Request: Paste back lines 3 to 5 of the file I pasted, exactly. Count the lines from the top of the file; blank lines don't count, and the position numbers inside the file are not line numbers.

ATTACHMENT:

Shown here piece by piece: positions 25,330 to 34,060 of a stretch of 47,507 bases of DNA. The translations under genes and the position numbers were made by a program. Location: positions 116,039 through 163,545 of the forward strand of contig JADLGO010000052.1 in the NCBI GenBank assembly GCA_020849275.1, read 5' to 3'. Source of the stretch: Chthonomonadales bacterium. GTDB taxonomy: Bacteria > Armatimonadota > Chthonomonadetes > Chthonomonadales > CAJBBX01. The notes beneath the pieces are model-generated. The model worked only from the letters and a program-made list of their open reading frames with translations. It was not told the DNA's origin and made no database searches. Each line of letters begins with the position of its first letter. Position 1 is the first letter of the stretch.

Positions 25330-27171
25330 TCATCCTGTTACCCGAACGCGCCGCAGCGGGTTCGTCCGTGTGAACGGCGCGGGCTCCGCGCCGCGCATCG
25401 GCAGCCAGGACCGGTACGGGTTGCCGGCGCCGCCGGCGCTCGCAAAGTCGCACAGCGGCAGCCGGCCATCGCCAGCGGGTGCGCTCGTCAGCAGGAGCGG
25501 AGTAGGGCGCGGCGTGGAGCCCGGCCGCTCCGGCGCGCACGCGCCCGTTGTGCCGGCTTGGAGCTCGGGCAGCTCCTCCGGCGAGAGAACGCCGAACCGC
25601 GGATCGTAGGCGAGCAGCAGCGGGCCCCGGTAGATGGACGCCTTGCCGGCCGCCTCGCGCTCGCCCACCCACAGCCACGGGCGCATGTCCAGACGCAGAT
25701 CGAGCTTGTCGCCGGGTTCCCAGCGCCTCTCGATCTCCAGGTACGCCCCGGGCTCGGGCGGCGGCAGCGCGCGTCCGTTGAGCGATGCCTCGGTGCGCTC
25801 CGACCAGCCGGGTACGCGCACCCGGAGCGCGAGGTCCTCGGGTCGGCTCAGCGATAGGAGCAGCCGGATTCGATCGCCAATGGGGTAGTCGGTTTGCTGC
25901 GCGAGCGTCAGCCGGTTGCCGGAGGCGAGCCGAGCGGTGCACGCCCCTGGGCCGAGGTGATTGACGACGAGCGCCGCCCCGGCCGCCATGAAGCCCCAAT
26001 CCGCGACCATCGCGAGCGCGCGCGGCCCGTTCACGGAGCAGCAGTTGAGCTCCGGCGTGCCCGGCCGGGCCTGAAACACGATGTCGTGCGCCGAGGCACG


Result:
25330 TCATCCTGTTACCCGAACGCGCCGCAGCGGGTTCGTCCGTGTGAACGGCGCGGGCTCCGCGCCGCGCATCG
25401 GCAGCCAGGACCGGTACGGGTTGCCGGCGCCGCCGGCGCTCGCAAAGTCGCACAGCGGCAGCCGGCCATCGCCAGCGGGTGCGCTCGTCAGCAGGAGCGG
25501 AGTAGGGCGCGGCGTGGAGCCCGGCCGCTCCGGCGCGCACGCGCCCGTTGTGCCGGCTTGGAGCTCGGGCAGCTCCTCCGGCGAGAGAACGCCGAACCGC